Sydney Carton, Madame Defarge, and the Monseigneur, arguably the most grotesque characters in the novel, display Dickens talent for characterization. When Carton is introduced, we know him to resemble prisoner Charles Darnay, a moral man, yet there is something especially reckless in his demeanour which contrasts him from Darnay. (83) Through his actions of drinking, Carton is shown as a drunk with no ambition or purpose in life. It is he who saves Darnay from imprisonment, yet he is in the shadow of his partner Stryver, who takes the credit and leaves Carton unrobed andnone the better for it in appearance. (88) Carton has low self-esteem and doesnt expect much of himself, evident in his conversation with the superior Stryver, You were always somewhere, and I was always nowhere. (96) Later on, Carton, while looking at himself in the mirror, shows his hatred for himself through his monologue, There is nothing in you to likewhat you have fallen away from, and what you may have been! (91) This is further developed in the opinion of others around him, such as Darnay, who calls Carton a problem of carelessness and recklessness. (207) Darnays wife Lucie does not concur, however, because she is the first one to see Cartons true colors a man desperate for redemption. In a rare moment of sincerity, he reveals his love and adoration for her, that he would do anything and even give his life for her and anyone dear to her. It is here when Carton begins to change as a character. At the end of the novel, Carton gives his life to the guillotine in order to save Darnay and give Lucie a happy ending. At this pivotal point, Dickens characterizes Carton as a generous soul, the soul of atonement. In his last thoughts before death, he foresees the future in which he is reborn, I seea childwho bears my namewinning his way up in that path of life which was once mine. (366) Here, Dickens portrays him as a Christ-like figure. This truly shows the development of his character throughout the novel, from someone without any direction to someone who surpasses even the most moral figures. Similarly, the sinister Madame Defarge is an equally dynamic character, albeit in completely different aspects. Dickens demonstrates her vile ways through her actions mainly, knitting. She knits the names of the people who will die in the Revolution, thus determining their fate. Defarge has a watchful eye and great composure, which makes her a suspicious character from the beginning. (40) When the French Revolution gets underway, Madame Defarge takes charge. It is not until later, however, that Dickens reveals the real motives behind her fervor for her, the Revolution is not political, but it is personal. In a conversation with her husband, she reveals that she is the sister of the woman Darnays family, the Evremondes, raped, Those dead are my dead, and that is why she is fighting this war. In an attempt to convict Lucie and her child, she is killed, proving that evil self-destructs. Likewise, the wealthy Monseigneur is haughty in manner with a face like a fine mask. (114) His defined features demonstrate his coldness towards others for instance, when French citizen Gaspard asks for help with his dying child, Monseigneur replies that, One or the other of you is for ever in my way. (116) He cares more about his own well-being, even the well-being of his horses, than his countrys. His next words further define his selfish personality, I would ride over any of you very willingly, and exterminate you from the earth. (117) This shows the pure evil of Monseigneurs character. Dickens characterization of all three aforementioned characters is so very different, yet at the same time, very powerful.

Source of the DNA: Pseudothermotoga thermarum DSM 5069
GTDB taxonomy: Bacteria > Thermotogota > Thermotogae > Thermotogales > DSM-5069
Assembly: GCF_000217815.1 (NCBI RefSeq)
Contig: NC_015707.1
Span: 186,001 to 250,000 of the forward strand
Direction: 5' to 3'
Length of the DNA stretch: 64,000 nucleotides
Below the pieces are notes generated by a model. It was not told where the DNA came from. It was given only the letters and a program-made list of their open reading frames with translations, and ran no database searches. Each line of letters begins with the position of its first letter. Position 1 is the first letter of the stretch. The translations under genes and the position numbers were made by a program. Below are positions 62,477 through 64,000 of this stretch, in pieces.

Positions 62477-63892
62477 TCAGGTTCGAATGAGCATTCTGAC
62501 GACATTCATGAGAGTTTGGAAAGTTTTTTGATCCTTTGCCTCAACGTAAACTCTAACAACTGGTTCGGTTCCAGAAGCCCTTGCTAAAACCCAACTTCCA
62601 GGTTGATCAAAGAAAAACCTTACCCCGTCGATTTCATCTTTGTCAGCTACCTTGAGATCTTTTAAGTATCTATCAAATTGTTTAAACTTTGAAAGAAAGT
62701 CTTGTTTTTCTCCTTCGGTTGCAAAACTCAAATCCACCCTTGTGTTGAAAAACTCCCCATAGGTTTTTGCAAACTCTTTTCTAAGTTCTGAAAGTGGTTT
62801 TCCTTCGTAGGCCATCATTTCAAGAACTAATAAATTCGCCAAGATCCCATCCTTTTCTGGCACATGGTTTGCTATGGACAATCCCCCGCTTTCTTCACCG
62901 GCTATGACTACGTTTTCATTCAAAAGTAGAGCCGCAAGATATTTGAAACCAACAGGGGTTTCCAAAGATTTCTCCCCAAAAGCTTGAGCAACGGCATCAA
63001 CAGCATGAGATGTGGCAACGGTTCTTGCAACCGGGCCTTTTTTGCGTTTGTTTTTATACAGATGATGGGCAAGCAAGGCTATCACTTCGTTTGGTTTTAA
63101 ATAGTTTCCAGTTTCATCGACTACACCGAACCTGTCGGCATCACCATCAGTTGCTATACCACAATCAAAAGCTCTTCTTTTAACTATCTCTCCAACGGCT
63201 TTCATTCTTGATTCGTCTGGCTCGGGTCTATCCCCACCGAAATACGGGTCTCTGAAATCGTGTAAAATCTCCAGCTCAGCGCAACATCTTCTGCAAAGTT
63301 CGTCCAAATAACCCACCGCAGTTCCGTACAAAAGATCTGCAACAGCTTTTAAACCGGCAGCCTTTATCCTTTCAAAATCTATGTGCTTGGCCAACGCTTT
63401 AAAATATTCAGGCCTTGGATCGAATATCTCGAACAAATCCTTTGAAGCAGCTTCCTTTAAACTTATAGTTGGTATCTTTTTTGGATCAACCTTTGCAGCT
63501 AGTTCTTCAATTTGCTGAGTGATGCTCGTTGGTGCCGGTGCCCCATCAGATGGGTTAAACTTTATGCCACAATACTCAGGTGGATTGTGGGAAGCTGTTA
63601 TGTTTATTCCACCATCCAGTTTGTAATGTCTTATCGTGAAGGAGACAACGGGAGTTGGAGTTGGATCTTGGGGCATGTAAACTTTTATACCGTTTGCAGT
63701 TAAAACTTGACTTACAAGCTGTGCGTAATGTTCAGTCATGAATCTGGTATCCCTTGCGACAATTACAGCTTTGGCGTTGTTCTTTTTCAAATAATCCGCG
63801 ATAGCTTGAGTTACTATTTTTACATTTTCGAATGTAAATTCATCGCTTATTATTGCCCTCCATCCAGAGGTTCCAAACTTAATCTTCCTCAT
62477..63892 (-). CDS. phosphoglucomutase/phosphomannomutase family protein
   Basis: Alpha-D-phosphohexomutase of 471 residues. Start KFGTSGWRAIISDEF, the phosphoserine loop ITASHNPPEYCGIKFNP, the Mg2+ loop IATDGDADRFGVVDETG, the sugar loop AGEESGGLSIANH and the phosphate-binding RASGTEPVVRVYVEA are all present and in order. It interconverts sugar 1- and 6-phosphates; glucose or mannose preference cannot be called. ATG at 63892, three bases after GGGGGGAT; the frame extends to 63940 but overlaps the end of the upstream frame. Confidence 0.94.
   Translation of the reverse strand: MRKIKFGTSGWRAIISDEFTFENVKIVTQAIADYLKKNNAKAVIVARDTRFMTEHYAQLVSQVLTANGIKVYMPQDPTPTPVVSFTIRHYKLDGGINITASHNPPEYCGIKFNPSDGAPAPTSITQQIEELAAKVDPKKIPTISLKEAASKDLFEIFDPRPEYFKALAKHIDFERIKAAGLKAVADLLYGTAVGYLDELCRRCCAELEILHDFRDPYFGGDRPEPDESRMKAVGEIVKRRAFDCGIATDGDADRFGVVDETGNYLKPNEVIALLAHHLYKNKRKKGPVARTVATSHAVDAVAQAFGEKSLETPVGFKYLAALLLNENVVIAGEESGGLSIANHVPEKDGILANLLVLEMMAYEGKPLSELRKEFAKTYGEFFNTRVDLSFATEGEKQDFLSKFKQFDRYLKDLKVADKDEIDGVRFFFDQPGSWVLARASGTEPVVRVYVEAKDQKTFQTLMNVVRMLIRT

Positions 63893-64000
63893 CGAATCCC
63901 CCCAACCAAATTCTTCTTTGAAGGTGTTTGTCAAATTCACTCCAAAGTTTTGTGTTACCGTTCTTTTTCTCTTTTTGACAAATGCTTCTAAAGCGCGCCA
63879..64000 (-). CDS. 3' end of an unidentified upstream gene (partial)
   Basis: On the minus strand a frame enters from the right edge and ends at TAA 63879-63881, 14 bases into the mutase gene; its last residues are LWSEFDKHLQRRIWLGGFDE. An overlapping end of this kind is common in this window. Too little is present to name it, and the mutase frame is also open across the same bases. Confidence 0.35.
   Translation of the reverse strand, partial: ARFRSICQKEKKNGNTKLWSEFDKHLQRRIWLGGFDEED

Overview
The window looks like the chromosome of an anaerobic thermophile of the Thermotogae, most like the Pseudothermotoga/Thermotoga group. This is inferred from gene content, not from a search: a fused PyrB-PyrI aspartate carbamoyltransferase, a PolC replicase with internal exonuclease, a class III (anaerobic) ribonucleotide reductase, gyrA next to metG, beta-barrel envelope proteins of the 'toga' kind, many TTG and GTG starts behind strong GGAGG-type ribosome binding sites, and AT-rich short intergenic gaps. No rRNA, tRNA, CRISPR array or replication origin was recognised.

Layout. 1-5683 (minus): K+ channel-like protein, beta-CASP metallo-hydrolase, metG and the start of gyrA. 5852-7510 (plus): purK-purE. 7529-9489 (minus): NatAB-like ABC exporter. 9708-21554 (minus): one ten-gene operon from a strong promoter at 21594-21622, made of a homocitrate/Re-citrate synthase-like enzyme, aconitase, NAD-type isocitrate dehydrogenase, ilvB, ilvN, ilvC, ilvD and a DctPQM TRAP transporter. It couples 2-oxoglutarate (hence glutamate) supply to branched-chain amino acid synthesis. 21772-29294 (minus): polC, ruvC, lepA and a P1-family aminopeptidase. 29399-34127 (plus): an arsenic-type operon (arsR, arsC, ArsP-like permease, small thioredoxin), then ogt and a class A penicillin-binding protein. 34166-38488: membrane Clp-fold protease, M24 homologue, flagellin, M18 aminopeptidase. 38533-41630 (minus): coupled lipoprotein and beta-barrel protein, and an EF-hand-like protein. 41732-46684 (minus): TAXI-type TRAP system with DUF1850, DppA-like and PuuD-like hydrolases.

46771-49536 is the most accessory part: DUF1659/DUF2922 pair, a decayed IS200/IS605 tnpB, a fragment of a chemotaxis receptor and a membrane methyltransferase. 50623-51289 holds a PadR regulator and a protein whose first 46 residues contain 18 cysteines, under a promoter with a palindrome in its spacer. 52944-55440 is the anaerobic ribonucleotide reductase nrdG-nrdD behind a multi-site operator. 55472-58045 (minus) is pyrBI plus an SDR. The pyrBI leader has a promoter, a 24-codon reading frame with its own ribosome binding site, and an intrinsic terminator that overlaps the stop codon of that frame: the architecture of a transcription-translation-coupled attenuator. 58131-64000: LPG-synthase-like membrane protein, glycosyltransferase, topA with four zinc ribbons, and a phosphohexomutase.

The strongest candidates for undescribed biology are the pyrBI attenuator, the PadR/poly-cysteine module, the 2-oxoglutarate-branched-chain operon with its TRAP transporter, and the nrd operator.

Dickens use of imagery serves to enhance the events occurring it shows rather than tells the story. In the beginning, when the stagecoach is traveling uphill, theres a steaming mist in all the hollowslike an evil spirit, seeking rest and finding none. (16) This sets the stage for the dark and gloomy days ahead. One of the most powerful examples of imagery used is the imagery of blood, or its metaphor, wine: The wine was red wine, and had stained the ground. (37) The fact that it is red wine makes it clear that Dickens is talking about blood, as he points out, The time was to come, when that wine too [blood] would be spilled on the street-stones. (38) In this case, imagery foreshadows the foreseeable future of the Revolution, in which blood would be shed all throughout the streets of France. The effects of the Revolution are further shown when Dickens describes the great Hunger of the people, Hunger was the inscription on the bakers shelves, written in every small loaf of his scanty stock of bad bread. (38) The bad bread iswell, bad, but the people are so hungry that they will eat it, and even that is scarce in these harsh conditions. In comparison, Dickens description of the grindstone, which sharpens the tools of the revolutionaries, shows the horrors of the battle there were men with spoils of womens lacewith the stain dyeing those trifles through and through. Hatchets, kniveswere all red with it. (260) The grindstone shows hell. The men had raped and attacked women and kept their treasures, or garments, soaked with blood. Imagery is also present in describing Tellsons Bank. Jarvis Lorry, a loyal employee of the bank, refers to himself as a man of business, and it is because of this small, very dark, very ugly, very incommodious bank that he is so uncaring. (61) The depressing imagery shows the coldness the bank brings forth. They wanted no light and it is here where one encounters the light and dark imagery present throughout the novel. Tellsons, which is dark, makes Lorry a detached businessman while Lucie, the golden thread, brightens up his life and gives him real emotion. Thus, imagery plays a great part in showing us the true colors of the Revolution.